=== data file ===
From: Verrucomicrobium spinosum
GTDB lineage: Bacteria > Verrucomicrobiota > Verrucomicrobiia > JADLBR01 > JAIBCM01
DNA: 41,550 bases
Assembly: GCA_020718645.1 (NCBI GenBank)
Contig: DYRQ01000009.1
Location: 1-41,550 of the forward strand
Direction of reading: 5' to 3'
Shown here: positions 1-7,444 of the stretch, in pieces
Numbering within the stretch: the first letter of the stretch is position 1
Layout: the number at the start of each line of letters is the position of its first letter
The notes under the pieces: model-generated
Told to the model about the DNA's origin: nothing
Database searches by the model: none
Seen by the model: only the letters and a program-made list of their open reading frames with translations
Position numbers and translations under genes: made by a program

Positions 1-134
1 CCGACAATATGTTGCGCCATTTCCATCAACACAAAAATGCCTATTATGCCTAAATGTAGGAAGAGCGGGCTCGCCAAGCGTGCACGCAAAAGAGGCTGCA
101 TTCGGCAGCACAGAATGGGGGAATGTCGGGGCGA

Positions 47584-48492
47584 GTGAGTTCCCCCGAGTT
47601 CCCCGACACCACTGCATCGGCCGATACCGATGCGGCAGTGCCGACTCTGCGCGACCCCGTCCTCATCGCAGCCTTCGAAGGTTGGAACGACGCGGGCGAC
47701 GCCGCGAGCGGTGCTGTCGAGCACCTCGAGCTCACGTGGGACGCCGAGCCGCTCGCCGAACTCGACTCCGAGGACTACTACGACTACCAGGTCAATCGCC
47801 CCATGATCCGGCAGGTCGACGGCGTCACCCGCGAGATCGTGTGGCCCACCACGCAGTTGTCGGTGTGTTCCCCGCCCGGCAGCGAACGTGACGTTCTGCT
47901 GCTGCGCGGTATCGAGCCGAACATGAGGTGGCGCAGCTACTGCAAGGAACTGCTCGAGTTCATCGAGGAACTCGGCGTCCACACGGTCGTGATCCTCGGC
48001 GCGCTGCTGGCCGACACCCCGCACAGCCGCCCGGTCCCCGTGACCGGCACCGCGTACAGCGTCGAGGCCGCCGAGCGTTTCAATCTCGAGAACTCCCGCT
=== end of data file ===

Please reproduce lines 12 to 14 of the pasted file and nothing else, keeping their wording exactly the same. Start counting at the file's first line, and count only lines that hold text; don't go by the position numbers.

Told to the model about the DNA's origin: nothing
Database searches by the model: none
Seen by the model: only the letters and a program-made list of their open reading frames with translations